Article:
Last month, at the TypeWell TECHWell 2016 Conference in Reno, Nevada, the Association for Transcribers and Speech-to-Text Providers hosted an Information and Planning Session, where members of the TypeWell and C-Print communities had a chance to ask questions and learn more about ATSP’s and the organization’s future goals.
“It’s important to thank our consumers,” said ATSP President, Shannon Cowling. “Without them, we wouldn’t be in this position now. We wouldn’t be working or have an organization. I want to make sure that we’re mindful of our stakeholders, consumers, and people that we work for and with.”
ATSP started back in 2014 with an initial task force whose focus was on examining the needs in the field of speech-to-text service provision. After meetings with tax accountants, non-profit consultants, and an attorney who reviewed the organization’s bylaws and articles of incorporation, 2016 quickly became the year of independence for ATSP, with the organization finally opening its doors to memberships, forming a Subject Matter Expert Panel, and starting a job analysis pilot program (the first step toward establishing certification for the field). By autumn of this year, ATSP should have 501(c)(3) status.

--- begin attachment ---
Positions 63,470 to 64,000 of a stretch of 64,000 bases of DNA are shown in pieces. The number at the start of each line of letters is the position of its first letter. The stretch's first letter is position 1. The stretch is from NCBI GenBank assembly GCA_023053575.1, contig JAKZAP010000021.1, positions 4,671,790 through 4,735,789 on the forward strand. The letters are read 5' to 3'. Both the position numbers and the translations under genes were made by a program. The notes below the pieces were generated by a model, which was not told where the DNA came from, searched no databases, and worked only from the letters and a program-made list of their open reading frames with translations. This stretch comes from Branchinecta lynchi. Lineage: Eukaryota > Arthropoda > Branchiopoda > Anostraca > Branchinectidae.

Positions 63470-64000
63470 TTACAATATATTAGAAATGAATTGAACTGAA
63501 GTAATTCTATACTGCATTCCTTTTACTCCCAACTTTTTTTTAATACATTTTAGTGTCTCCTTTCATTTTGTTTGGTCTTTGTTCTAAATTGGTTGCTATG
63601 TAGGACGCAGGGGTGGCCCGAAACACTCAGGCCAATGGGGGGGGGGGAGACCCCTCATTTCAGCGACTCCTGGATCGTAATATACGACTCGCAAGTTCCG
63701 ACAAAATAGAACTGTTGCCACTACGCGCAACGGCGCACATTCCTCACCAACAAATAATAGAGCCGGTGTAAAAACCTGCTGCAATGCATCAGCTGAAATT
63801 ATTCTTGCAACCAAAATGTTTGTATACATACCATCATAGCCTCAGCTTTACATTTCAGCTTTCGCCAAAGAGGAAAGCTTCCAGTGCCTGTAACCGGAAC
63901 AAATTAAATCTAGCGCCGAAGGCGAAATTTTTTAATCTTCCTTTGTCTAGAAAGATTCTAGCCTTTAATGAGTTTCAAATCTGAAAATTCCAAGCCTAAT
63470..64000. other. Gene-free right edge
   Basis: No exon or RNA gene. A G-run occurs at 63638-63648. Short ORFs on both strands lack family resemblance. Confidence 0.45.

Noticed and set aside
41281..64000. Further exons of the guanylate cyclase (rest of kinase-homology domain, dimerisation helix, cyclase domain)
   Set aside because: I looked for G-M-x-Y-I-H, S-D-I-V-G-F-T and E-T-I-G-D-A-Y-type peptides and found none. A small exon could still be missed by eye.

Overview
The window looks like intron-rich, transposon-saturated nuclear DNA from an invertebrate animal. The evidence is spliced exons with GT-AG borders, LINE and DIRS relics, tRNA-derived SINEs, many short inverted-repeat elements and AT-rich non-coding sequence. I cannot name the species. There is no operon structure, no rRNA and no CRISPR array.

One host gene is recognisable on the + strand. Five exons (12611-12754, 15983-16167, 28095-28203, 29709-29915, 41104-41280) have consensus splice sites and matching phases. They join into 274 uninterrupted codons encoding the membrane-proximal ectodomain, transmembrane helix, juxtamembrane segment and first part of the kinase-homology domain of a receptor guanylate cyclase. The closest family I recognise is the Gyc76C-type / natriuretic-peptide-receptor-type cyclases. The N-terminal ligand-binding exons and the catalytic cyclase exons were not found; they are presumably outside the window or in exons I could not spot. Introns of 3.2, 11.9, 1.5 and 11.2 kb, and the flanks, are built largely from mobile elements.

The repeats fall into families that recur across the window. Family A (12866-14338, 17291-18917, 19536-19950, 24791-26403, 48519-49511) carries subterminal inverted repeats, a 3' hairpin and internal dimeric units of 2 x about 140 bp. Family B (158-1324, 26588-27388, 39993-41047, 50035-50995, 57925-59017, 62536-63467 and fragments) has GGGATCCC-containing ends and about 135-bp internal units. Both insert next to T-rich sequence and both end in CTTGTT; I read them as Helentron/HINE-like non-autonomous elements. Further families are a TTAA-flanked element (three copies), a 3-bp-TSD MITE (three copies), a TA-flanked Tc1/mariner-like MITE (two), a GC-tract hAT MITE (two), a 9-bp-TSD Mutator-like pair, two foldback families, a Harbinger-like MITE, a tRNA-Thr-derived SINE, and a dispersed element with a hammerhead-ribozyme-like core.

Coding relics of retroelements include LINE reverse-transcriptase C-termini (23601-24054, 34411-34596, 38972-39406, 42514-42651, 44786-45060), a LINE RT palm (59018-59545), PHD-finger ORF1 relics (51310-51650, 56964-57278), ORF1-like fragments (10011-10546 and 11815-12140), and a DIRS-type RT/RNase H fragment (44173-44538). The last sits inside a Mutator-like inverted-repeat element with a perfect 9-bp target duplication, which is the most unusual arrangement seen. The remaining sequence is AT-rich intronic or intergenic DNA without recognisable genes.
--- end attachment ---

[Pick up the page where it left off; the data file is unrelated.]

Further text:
Most of the Information Session focused on how ATSP, as a non-profit organization plans to promote excellence and integrity in the delivery of real-time speech-to-text communication access, through the following steps:
• Establishing a national standard of quality for speech-to-text service providers
• Educating the public about real-time speech-to-text accommodations
• Strengthening networks between providers and stakeholders
• Advocating for equal access to effective communication
• Developing and maintaining continuing education programs, certification, and accreditation for speech-to-text service providers
In the words of one attendee: “I think in the minds of administrators ATSP gives legitimacy. [Having] an organization behind you means you’re not just someone who happens to type.”
One way in which ATSP can build legitimacy is through developing a certification process. To help advance these efforts toward certification, ATSP needs at least 400 service providers, coordinators, agency owners, and other advocates to complete the verification survey posted here on ATSP’s website.
“We want our field to be strong. We want a network of like-minded people,” said ATSP Co-Treasurer Karen Walraven. “[So] we count on the community for your time and membership status.”
Jason Kapcala is Coordinator of Auxiliary Aids for West Virginia University’s Office of Accessibility Services. Prior to becoming a Transcriber, he worked as a writer and college English instructor.